Absent, except for cross-contamination.
May contain traces of sesame, celery, mustard, soy.
- Origin Sri Lanka
- Storage / Use In a cool, dark and dry place.
Olivier Rœllinger's words
I use this spice in most of my spice blends. It’s an essential element that provides a refined backdrop to sweet, smooth flavor notes. I love its classic pairing with onions and other alliums as well as with vegetable and seafood broths.
Cloves (Eugenia caryophyllata) are flower buds of a beautiful tropical tree that can grow up to 10 meters high. The yellow, green, and pink buds are gathered by hand then dried in the sun where they develop a dark brown color very quickly.
The tack-shaped spice is native to the Maluku Islands in Indonesia. For centuries, cloves’ origin was shrouded in mystery because of their shape, their faraway source, and their pungent flavor. The aim of the expedition of Magellan was to discover the Maluku Islands to get the source of the cloves. Cloves were exceptionally rare, which meant they could garner astronomical prices, higher even than the cost of nutmeg or saffron. Until the Middle Ages, Europeans had little idea of the spice’s origins and imagined cloves came straight from the Garden of Eden. Two French spice traders, Mahé de la Bourdonnais, then Pierre Poivre, smuggled a few clove and nutmeg plants out of Indonesia the 18th century which allowed for the expansion of their cultivation to similar latitudes and tropical climates. These include the Mauritius Islands and their famous ‘Jardin des Pamplemousses’ (Grapefruit Garden), immortalized by French writer and botanist Bernardin de Saint Pierre.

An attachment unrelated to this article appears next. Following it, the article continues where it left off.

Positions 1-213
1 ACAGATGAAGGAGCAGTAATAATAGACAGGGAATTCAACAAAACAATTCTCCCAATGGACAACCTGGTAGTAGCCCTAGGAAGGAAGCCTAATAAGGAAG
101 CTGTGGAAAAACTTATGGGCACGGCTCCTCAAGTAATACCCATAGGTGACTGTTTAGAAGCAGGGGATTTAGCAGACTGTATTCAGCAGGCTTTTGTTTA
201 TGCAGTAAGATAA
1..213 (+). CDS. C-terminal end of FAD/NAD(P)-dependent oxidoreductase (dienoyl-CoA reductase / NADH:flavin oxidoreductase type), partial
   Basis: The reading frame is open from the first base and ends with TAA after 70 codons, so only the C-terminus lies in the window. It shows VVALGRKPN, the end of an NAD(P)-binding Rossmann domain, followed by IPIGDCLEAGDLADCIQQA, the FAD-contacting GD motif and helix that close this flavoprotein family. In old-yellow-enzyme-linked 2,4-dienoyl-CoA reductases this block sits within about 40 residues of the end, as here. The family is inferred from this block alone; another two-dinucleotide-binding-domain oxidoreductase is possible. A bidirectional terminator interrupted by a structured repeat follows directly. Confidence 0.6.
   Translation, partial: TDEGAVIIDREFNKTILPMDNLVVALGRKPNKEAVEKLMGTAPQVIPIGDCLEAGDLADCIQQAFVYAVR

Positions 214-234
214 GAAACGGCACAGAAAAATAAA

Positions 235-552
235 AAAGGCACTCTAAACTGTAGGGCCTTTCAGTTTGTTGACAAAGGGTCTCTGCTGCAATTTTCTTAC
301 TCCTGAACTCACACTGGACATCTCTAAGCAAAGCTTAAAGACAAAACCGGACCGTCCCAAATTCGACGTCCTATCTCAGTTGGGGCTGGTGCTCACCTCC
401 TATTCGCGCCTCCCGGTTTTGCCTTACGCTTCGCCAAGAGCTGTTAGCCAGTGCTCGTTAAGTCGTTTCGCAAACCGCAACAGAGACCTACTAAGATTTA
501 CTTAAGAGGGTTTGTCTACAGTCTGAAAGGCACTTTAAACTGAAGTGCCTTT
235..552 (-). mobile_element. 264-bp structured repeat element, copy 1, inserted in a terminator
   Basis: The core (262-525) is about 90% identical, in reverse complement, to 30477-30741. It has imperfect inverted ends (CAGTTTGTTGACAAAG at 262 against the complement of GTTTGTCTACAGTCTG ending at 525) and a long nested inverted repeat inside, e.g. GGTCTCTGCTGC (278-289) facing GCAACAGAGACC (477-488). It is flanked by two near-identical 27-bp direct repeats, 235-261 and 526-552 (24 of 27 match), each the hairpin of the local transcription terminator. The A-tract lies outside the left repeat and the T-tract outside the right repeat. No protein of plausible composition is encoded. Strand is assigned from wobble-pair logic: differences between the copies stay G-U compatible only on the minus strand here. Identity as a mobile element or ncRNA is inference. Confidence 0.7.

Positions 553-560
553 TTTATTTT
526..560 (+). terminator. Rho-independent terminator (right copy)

Cloves’ antibacterial and antifungal properties are the key to their use in preserving foods in China, India, and Europe over the centuries.